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Daily Dispatches: China downturn hits local banks

Working in China may just pay off

Working in China may just pay off

It’s traditionally been tough for foreign banks in China to lure talent from domestic banks, whose generous benefits and “jobs for life” culture helped them keep hold of employees. And recruiters in China have also pointed to another advantage: expanding earnings growth helping to drive new jobs.

Now, however, that growth is decreasing – it was 19 percent across Chinese banks last year, down from 36 percent in 2011 and 2010, according to Fitch Ratings. The agency cautioned in a report that lower earnings growth at the banks was likely to weaken internal capital generation and put further pressure on capital this year and next. Such pressures may lead to Chinese banks slowing down their headcount expansion.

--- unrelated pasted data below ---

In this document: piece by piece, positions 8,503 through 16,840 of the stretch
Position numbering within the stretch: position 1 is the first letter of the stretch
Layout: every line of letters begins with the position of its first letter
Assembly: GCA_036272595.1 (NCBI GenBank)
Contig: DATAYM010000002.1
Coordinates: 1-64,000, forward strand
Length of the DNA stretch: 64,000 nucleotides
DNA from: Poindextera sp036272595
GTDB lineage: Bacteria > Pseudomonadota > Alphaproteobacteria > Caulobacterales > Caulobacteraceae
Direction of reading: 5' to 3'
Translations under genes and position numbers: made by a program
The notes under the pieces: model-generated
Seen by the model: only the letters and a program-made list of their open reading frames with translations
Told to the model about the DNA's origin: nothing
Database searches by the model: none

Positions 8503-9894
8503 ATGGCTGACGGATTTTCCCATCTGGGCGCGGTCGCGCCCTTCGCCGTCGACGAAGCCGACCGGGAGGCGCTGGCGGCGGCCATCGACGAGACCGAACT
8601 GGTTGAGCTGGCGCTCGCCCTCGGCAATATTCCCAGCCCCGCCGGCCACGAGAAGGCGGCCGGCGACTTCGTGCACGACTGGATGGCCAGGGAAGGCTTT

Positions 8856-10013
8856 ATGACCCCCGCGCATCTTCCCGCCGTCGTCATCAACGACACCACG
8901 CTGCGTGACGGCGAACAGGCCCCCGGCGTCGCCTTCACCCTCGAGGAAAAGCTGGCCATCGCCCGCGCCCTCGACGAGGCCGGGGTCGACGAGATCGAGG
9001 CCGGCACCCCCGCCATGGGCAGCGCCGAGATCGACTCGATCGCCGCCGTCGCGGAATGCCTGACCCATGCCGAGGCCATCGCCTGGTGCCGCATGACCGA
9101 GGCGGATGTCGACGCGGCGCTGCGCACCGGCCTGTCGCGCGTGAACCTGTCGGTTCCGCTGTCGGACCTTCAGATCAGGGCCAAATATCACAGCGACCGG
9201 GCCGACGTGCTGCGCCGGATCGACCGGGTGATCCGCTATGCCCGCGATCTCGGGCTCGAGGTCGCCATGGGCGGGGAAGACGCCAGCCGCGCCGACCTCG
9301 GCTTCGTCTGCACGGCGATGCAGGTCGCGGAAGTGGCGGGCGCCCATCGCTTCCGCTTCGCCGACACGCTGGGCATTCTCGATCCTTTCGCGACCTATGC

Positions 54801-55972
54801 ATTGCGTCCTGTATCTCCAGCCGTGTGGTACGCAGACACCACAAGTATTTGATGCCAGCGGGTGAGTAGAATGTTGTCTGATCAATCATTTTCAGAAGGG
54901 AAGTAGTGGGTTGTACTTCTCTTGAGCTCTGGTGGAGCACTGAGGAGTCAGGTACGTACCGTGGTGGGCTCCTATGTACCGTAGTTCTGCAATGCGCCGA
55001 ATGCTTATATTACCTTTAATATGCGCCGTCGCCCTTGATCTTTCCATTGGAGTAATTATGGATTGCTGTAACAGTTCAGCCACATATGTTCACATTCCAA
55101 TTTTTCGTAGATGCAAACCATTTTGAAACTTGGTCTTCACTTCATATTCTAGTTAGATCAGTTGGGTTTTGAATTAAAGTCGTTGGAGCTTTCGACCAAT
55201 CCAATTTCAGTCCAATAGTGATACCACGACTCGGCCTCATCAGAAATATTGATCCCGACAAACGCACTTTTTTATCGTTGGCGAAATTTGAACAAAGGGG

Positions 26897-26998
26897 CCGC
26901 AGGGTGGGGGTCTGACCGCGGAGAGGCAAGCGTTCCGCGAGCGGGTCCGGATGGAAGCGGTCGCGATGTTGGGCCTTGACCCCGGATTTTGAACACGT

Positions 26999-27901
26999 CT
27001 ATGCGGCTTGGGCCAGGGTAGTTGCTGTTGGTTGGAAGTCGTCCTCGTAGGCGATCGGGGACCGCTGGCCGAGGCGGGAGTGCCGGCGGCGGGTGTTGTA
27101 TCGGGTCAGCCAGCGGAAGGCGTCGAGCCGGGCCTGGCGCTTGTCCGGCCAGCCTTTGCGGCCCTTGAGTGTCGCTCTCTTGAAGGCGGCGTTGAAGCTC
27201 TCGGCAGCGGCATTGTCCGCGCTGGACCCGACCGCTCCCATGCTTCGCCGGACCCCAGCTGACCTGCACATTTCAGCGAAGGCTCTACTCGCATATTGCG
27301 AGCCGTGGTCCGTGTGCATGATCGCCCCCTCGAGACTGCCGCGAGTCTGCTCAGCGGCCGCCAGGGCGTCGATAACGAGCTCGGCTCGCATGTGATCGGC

Following this downward trend, China Construction Bank yesterday reported its slowest growth in net earnings in six years as the country’s economic slowdown dented demand for the lender’s financial services.

Pension plans (Asian Investor)
Korea’s $340 billion National Pension Service (NPS) is planning to open an office in Hong Kong, potentially this year, and will look at setting up in Shanghai in the future.

Can’t remember (Channel News Asia)
Swiss national Juerg Buergin, an ex-UBS employee on trial for allegedly having paid sex with an underage girl in Singapore, has told a Singapore court that he could not remember the girl.

Hedge fund high (Bloomberg)
Japanese hedge funds returned 11.3 percent from December through February, the best three-month result on record.

Executive problem (Asia One)
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Tough Aussies (Sydney Morning Herald)
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Agents’ pain (WSJ)
It’s not a good time to be a real-estate agent in Hong Kong.

Maids go home (BBC)
Your foreign maid can’t become a Hong Kong resident, a court in Hong Kong has ruled.

Killer job (Asia One)
Here are 16 secret ways in which your job is slowly killing you.

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